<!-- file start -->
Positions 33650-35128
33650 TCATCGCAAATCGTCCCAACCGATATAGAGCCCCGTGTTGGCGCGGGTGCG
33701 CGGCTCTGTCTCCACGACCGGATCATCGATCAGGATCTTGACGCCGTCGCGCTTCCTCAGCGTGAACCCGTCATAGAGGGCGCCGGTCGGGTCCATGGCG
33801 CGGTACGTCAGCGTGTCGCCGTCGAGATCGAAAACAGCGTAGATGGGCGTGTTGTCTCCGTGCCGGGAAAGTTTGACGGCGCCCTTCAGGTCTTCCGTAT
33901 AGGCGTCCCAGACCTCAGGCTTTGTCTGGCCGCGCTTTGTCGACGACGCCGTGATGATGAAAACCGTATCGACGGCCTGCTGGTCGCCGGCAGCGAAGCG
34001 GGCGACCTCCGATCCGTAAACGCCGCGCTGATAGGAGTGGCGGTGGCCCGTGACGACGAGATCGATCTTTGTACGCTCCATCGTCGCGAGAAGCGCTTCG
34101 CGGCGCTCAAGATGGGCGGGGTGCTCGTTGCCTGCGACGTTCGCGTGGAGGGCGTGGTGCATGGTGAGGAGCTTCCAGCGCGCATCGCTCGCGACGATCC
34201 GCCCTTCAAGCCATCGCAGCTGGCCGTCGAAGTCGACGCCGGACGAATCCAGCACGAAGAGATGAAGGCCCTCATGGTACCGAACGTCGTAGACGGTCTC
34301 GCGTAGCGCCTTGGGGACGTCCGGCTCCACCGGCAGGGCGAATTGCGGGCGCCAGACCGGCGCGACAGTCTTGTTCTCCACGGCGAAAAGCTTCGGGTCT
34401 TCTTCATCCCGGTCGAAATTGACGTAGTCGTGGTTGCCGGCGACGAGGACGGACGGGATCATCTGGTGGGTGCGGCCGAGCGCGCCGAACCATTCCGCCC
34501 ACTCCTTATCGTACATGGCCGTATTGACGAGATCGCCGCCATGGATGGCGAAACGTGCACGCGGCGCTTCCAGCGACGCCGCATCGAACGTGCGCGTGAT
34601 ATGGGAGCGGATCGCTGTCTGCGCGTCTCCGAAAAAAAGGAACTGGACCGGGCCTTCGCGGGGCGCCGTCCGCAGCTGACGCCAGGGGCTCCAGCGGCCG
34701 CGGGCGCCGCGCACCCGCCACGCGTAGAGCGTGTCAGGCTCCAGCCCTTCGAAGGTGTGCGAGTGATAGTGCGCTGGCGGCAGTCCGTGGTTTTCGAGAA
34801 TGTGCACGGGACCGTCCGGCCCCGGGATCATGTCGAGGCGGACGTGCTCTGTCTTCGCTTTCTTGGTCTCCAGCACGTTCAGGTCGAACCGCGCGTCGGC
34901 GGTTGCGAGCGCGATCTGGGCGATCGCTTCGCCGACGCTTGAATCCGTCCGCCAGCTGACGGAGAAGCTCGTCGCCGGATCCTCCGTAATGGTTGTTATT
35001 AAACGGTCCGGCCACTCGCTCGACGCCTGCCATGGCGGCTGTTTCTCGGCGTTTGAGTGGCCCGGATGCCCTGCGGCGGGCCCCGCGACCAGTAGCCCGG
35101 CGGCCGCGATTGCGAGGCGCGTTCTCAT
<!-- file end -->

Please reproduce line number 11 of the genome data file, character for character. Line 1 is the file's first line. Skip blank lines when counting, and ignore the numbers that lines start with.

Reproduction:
34501 ACTCCTTATCGTACATGGCCGTATTGACGAGATCGCCGCCATGGATGGCGAAACGTGCACGCGGCGCTTCCAGCGACGCCGCATCGAACGTGCGCGTGAT